How to ensure you maintain focus on the most valuable tasks
If you are like me, there are never enough hours in the day to complete everything on the ‘To Do List’. When you’ve had a particularly disrupted day, have you ever found yourself adding something to the list at the end of the day just so you have the satisfaction of crossing one task off? We can easily find ourselves too entrenched in everyday operations to realise that the key resources of our people and our time are being under-utilised.
So, how can you be more productive and efficient? Below we list our top five Time Management tips which will help you feel more in control of your time and improve your work life balance. If you are a manager of people, you should also find increased engagement across your team.
Our top five Time Management tips:
1. Schedule your work
It may seem logical, but you know when you work the best. I am definitely at my sharpest and most productive in the mornings. I try to knuckle down and complete the biggest tasks before I take a break for lunch. Where possible, I try to avoid getting distracted by emails and social media alerts during this time, although that’s not always successful.
We suggest that you aim to start the day with a plan or list of what you’d like to achieve that day and allow time for interruptions and unexpected meetings, calls, etc. Keep the tasks that require the most concentration for when you work the best.
2. Keep in mind your organisation’s mission and objectives
Our roles can be very complicated nowadays with the intrinsic ties to operating systems and technology, as well as the challenges of managing relationships with people within and outside of the organisation. It’s easy to get distracted with demands and deadlines and lose focus on the overall goals.
Your role and personal objectives will be aligned to your organisation’s mission and objectives. So, keep these in mind and you may need to reset your priorities from time to time to ensure you and your team keep focused on the key tasks to achieve these targets by half-year or year-end.
3. Re-evaluate why you are employed
This is not as flippant as it may at first sound. Often our job within an organisation can be defined by just a few roles. These could be:
- Leadership and management
- Win new business
- Product production
- Customer management
- Quality control
Re-evaluating the purpose of your role and those of your team will help you sort the wheat from the chaff and enable you to prioritise those tasks and responsibilities that are most valuable to your organisation. The other things that you’ve been asked to do can then be pushed further down the list for a quieter time.
4. Complete a value based prioritisation exercise
To make your time as significant as possible, we suggest completing at least one of the following exercises, but preferably both.
a) How much is your time worth?
Time is money. Have you thought about the value of your time in relation to your earnings? By working out your worth per hour, you can decide how many multiples of an hour you think any given task or project is worth. Dedicate that number of hours to it, but no more.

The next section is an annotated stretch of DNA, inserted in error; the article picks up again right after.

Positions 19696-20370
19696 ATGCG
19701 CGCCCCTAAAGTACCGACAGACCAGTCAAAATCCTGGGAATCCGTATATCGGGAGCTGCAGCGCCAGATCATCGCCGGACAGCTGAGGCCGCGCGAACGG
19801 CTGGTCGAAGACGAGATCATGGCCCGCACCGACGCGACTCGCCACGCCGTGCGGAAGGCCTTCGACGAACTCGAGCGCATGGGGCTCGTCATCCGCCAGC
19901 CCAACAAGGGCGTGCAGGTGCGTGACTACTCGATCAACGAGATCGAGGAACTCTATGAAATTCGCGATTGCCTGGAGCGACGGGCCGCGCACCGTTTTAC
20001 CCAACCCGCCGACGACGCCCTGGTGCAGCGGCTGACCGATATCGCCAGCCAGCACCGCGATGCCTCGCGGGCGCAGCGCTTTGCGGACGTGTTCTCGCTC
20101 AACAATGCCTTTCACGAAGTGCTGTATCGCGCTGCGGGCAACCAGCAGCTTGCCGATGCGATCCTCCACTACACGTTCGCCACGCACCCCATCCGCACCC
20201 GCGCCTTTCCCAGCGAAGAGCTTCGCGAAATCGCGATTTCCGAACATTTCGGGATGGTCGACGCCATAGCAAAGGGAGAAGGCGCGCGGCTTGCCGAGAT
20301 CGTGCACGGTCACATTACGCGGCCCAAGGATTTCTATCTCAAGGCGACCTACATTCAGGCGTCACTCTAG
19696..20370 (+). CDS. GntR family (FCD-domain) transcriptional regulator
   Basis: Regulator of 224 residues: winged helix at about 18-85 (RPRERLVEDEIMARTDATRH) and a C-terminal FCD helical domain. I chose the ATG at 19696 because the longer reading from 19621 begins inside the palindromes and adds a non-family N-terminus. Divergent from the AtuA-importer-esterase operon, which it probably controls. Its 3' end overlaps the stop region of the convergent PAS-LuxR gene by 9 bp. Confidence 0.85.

b) Defining importance and urgency
Often the most important and urgent tasks are the most daunting to us, so we procrastinate starting them. It’s easier to focus on lesser important things, as they are probably quicker and easier to do. By analysing the true urgency and importance to your organisation, you can prioritise what needs to be done in the short term and regularly:
– Urgent is something that has an imminent deadline
– Important is something that is of high value or impact in relation to your key roles and so will have a long-term effect on you, your department and your organisation.
With this categorisation in mind, you may wish to complete a prioritisation grid to re-allocate your attention to the high-value tasks and push the medium and lower value worth further down the priority list. The grid below is an example used by Impellus in its leadership and management training courses that enables delegates to identify the activities that have the highest percentage of worth and that they therefore need to do more of. Those with medium and low percentage worth can be done later, delegated or, potentially rejected.
5. Delegate to maximise your time and empower your team
As a line manager you will understand the importance of delegation for you and your team’s personal development. Delegation is a key tool to increase employee engagement and motivation and is vital for empowering your line reports and developing their skills. It also frees up some of your time to concentrate on the most valuable activities that you have identified in your prioritisation grid (above).
If you’ve carried out steps 3 and 4 above, you will be confident of the most suitable people in your team for delegation. Initially you may need to steer, train or mentor them to get the job done, but in the long term greater trust will be instilled between you.
And, if you are not a line manager, our fifth tip is to you allow yourself some space and reflection time on a regular basis. It helps you keep things in perspective and will ensure you remain focused and sharp. The CIPD’s Employee Outlook Autumn 2016 shows that 38% of employees achieve the right balance between work and home life – which means that 62% don’t…..
‘I said I did not have time, but to what did I give the time, and was it a fair exchange?
Muriel Strode, My Little Book of Life, 1912